The biggest mistake I see leaders make is assuming that community engagement stops at work. You must ask yourself: what community am I trying to engage? Then you need to ask yourself if you truly think that community only exists in your workplace.
Of course, it doesn’t!
If you actually care about engaging communities, then you have to reach out to and learn about those communities outside of work. This process can occur fairly naturally.
I am a disabled woman, and I am a public health professional who works with disabled people.
Recently I spoke to the director of the therapy practice my non-disabled daughter goes to for counseling services. This therapist is not her therapist. In an attempt to connect with me she told me a story about a teacher suggesting that her own son was autistic. She came across as rather ableist and also seemed to suggest that autism is tied to intelligence when autism isn’t linked to IQ. I waited a day and reached back out to schedule another time to speak with her about this event.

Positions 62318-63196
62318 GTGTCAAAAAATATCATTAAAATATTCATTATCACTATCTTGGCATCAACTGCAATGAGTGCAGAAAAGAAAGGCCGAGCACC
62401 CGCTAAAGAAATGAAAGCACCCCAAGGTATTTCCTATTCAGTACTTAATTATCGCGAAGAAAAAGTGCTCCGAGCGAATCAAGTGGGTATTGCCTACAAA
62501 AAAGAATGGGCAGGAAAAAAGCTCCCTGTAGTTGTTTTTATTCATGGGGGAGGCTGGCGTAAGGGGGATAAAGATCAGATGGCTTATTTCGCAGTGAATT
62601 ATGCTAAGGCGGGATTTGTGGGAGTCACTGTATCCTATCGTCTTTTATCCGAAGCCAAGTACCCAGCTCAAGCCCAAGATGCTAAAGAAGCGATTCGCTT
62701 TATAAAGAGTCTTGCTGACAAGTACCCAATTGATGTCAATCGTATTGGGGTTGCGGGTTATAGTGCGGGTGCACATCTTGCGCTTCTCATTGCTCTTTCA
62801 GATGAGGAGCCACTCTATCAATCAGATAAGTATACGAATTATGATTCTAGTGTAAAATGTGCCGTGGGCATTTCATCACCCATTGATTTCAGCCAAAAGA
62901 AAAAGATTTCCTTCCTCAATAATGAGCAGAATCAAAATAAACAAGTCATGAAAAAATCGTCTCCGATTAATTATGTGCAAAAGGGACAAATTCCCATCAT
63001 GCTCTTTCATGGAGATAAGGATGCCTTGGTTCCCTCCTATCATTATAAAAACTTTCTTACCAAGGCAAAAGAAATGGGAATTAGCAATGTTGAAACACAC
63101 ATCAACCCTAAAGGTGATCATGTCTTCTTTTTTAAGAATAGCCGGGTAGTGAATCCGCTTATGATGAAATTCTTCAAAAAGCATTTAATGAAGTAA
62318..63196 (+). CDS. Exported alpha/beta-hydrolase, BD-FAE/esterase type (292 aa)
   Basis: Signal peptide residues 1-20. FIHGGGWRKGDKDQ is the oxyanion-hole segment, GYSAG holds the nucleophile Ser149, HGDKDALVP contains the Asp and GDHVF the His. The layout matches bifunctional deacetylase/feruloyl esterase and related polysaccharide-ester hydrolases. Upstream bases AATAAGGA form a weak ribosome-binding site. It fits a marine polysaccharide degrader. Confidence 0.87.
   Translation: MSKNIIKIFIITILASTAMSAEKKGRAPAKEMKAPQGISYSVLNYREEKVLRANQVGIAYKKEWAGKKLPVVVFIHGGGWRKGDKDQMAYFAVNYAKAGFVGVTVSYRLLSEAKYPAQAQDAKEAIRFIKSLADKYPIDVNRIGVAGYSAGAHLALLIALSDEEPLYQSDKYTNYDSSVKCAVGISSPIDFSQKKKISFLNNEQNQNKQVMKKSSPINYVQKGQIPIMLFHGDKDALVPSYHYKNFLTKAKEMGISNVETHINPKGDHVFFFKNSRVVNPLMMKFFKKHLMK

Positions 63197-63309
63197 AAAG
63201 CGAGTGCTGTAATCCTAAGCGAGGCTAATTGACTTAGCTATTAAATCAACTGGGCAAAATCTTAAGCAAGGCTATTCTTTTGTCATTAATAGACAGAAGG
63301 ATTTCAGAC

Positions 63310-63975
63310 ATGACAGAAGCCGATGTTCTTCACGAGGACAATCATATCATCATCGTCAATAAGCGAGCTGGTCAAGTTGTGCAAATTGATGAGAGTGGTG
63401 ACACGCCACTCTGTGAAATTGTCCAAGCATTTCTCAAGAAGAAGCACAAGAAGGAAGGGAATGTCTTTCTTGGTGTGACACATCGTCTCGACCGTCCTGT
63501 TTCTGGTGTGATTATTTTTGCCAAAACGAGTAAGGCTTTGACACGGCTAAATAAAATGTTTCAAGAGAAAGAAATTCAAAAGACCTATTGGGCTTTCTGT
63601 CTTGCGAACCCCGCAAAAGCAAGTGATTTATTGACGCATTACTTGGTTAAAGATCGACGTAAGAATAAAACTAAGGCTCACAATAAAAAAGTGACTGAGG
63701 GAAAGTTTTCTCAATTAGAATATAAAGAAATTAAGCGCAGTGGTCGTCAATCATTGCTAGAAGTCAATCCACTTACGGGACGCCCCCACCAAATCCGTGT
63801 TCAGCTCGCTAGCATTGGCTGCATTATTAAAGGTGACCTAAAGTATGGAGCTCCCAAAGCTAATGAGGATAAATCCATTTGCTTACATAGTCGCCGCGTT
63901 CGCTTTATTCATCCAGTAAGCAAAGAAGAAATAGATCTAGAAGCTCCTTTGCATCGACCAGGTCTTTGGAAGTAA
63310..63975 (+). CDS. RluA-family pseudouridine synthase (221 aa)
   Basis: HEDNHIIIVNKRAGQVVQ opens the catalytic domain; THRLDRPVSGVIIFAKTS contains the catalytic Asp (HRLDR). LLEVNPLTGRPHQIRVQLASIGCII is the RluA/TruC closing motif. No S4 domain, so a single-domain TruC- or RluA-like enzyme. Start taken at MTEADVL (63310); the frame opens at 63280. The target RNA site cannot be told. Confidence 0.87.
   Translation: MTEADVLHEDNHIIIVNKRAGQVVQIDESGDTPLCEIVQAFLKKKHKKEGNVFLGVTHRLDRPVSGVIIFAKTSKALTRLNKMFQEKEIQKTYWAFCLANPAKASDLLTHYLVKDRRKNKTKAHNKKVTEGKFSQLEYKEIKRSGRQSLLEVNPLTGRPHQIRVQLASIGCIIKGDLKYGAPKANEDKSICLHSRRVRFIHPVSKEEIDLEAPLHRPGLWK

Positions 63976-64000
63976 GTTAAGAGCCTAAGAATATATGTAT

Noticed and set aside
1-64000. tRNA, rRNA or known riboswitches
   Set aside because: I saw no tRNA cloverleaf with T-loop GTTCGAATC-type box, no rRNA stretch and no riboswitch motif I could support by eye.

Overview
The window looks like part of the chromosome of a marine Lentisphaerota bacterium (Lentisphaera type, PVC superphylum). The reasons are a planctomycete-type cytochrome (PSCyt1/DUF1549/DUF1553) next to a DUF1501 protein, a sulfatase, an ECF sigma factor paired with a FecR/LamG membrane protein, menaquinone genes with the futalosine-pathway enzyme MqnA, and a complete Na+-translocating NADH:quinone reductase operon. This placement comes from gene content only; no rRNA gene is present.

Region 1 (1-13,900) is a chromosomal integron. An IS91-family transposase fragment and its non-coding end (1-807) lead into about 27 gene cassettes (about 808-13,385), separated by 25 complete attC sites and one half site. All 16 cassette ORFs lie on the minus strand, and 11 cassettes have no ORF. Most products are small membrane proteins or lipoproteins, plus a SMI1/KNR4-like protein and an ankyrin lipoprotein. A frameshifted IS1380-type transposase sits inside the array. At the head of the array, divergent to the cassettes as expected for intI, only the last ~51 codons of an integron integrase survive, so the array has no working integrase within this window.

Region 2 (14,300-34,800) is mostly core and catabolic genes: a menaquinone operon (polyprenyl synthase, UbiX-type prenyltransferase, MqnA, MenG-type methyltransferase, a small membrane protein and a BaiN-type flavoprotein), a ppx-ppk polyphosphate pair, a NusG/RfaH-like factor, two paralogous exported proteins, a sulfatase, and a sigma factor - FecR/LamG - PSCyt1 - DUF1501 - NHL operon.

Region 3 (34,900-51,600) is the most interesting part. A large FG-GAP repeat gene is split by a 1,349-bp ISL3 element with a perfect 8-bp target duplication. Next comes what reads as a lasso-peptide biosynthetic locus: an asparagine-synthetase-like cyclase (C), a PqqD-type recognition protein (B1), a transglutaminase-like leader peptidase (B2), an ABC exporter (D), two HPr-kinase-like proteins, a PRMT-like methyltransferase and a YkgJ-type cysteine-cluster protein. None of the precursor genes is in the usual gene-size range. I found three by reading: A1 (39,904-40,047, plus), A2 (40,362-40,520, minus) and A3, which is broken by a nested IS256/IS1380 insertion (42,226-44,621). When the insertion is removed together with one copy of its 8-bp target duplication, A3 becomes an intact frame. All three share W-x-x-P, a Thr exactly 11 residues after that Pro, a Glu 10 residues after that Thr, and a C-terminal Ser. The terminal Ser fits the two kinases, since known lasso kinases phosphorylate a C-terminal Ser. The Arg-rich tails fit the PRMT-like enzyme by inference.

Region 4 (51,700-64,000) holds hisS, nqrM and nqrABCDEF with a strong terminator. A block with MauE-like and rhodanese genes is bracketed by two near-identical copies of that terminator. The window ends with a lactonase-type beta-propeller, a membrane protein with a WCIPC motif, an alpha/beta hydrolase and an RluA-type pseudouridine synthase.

I engaged with her as part of the wider community and educated her about disability and autism. We had a great interaction, and she is now part of my professional network.
In another instance, I spoke to some ladies at the nail salon. I opened up a conversation about what their medical needs were and explained my own needs as well.
I talked to them about how they could get those needs met, and how I could help them as a patient advocate. I also talked to them about different community events they can attend to meet more people with similar needs, and I gave them my card.
When I go to school events with my children, I often have my cane. There are a number of disabled students there who also use mobility aids. I make a point to speak to them. Children are part of the community. I talk to them about what they are learning, how they are enjoying the event, what we can do to make the event even better for them.
I go to community events. I sign on to virtual events. I communicate and ask questions. I actively listen.
I take all the knowledge I garner from people in my greater community, and I apply it to my workspace. I change my behaviors to better serve the disabled and better communicate public health issues to those around me. That’s my job and I do it better through community engagement.
I can make people’s lives better just by listening and engaging my community. I can lead better by educating the greater community on the needs of the disabled, and by listening to what that community also has to say in turn.
Every day is an opportunity to say hello to someone new. Every day is an opportunity to lead by example. All you must do is show up as your authentic self and start a conversation. Go say hi to a stranger and see where it takes you.